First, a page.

Mostly Alex wanted to know: are there really kids out there who don’t have any toys? The thought tore at him; Murf knew he wanted to be told that of course all kids have toys to play with, but Alex was never the typical toddler and would know it if he wasn’t told the truth. So Murf told him, as gently as he could.

Yes, sadly, some kids don’t have toys. Sometimes their Moms and Dads don’t make enough money to buy any, not even at Christmas.

And Alex knew. Sitting on the floor of the mall, wrapped in the safety of his father’s arms, he knew about Santa. He stared at the Marines and said “Santa is a pretend game?”

Yes, Murf admitted.

The soldiers get to pretend to be Santa for kids who don’t have money?


Is it fun for them?

The most fun they’ll have all year.

They have money?

They need people to buy toys and give the toys to them. That way everyone who wants to can feel like Santa.

Can we buys toys and give to them?

Right now, if you want. We can buy lots of toys.

Alex got up, grabbed Murf’s hand, and headed for the toy store. He loaded a cart with his favorite things, and happily gave them to the Marines manning the Toys For Tots booth.

Then Murf asked if he wanted lunch.

You gots money?

Enough to buy some lunch. And a present for Mommy.

We have food at home?

Yes. Do you want to just go home?

You give your money to the man outside with the bell.

You need to eat something, Alex.

No I don’t. How much money you got?

Enough to buy you lunch, get Mommy a present, and still give money to the man with the bell.

Give him ALL your money, Daddy!

But we need to buy Mommy a present. If I give him all my money, I can’t buy something for Mommy.

Yes you can.


Use a check.

Murf left the mall with an empty wallet and a hungry kid. As he buckled Alex into his car seat, Alex asked, “Are you my Santa?”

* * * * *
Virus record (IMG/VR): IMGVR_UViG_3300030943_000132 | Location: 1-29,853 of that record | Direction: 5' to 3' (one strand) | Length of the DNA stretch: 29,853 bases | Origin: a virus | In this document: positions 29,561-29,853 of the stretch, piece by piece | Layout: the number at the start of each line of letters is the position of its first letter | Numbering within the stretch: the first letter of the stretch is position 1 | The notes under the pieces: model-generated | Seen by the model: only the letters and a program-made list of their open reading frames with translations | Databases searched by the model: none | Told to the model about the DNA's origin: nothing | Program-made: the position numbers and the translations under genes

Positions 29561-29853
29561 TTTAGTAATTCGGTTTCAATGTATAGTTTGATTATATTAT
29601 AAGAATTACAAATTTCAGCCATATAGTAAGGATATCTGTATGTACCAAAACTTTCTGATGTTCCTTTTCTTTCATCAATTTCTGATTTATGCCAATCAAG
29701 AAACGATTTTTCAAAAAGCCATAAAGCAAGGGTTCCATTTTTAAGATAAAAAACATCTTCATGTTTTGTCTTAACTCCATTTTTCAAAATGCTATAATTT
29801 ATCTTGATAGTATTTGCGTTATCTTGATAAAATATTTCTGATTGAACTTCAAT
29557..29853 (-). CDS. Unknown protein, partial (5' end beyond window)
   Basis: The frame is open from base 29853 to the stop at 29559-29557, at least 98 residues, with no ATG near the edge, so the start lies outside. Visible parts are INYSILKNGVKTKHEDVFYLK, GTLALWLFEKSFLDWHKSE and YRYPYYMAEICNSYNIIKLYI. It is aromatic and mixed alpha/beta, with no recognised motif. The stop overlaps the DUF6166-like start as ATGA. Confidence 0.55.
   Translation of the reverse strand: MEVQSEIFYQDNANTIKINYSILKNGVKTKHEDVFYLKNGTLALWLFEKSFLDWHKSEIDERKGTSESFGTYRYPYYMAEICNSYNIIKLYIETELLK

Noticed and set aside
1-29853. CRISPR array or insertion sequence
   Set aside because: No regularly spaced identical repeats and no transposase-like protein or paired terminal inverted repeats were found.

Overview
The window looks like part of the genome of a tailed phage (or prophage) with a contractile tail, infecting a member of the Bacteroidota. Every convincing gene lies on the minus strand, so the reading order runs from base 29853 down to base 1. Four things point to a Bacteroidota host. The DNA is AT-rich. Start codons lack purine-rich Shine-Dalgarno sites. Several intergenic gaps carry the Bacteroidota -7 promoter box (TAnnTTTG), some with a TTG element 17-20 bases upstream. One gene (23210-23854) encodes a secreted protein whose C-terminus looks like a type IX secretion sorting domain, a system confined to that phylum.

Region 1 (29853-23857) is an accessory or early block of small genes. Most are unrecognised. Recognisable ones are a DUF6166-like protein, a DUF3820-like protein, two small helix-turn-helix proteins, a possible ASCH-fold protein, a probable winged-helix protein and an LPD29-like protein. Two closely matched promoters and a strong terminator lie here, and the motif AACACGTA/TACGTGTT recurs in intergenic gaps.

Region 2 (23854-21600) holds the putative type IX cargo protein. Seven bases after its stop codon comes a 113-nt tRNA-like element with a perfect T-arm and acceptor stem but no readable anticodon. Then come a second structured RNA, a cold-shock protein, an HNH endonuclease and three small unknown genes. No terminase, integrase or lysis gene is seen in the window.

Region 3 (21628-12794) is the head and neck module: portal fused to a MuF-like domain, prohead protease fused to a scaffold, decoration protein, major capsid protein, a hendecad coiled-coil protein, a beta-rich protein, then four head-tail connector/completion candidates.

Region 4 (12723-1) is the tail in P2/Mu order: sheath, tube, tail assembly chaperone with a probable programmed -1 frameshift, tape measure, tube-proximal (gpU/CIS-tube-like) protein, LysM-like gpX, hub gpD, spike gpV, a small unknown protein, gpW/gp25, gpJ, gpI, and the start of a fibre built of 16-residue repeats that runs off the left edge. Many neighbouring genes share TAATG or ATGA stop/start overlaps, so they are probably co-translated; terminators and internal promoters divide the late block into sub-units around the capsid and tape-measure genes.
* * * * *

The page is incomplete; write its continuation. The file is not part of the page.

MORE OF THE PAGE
Yes, I am.

I won’t tell Rachel. Does Mommy know?

Mommy knows. Are you okay about this?


Will Christmas still be fun for you?

I still get presents?

Yep. Lots of presents.

Buying toys was fun.

Buying toys is always fun.

I can help buy toys for Rachel?

And so it went… At three years old, this little guy figured it out. Instead of being destroyed by it, he turned it into something fun for himself. He’s 10 now and every year he goes shopping with his dad, buys as many toys to donate as he possibly can, and makes sure that Murf leaves the mall without any cash on him.

I think 17 is a little old to not know the truth…but in the grand scheme of things, I don’t think Santa is a harmful lie. Most of us grew up with the idea of Santa and we remember the excitement, not the disappointment of figuring it out.

I also don’t think there’s anything wrong with choosing to not tell your kids about Santa. The holidays are fun with or without him.

I think there’s everything right when you can take whatever you teach your child and turn it into acts of compassion and generosity. Alex grasped at 3 what most of us don’t really get until we have kids of our own: playing Santa is fun. Giving to others just feels good. And if you can combine that fun with doing something that feels good and right, all the better.

Whether he exists or not—yeah, there is a Santa Claus. A whole lot of Santas. Marines. Salvation Army soldiers. Little kids who just want to give. And they’re having the best time…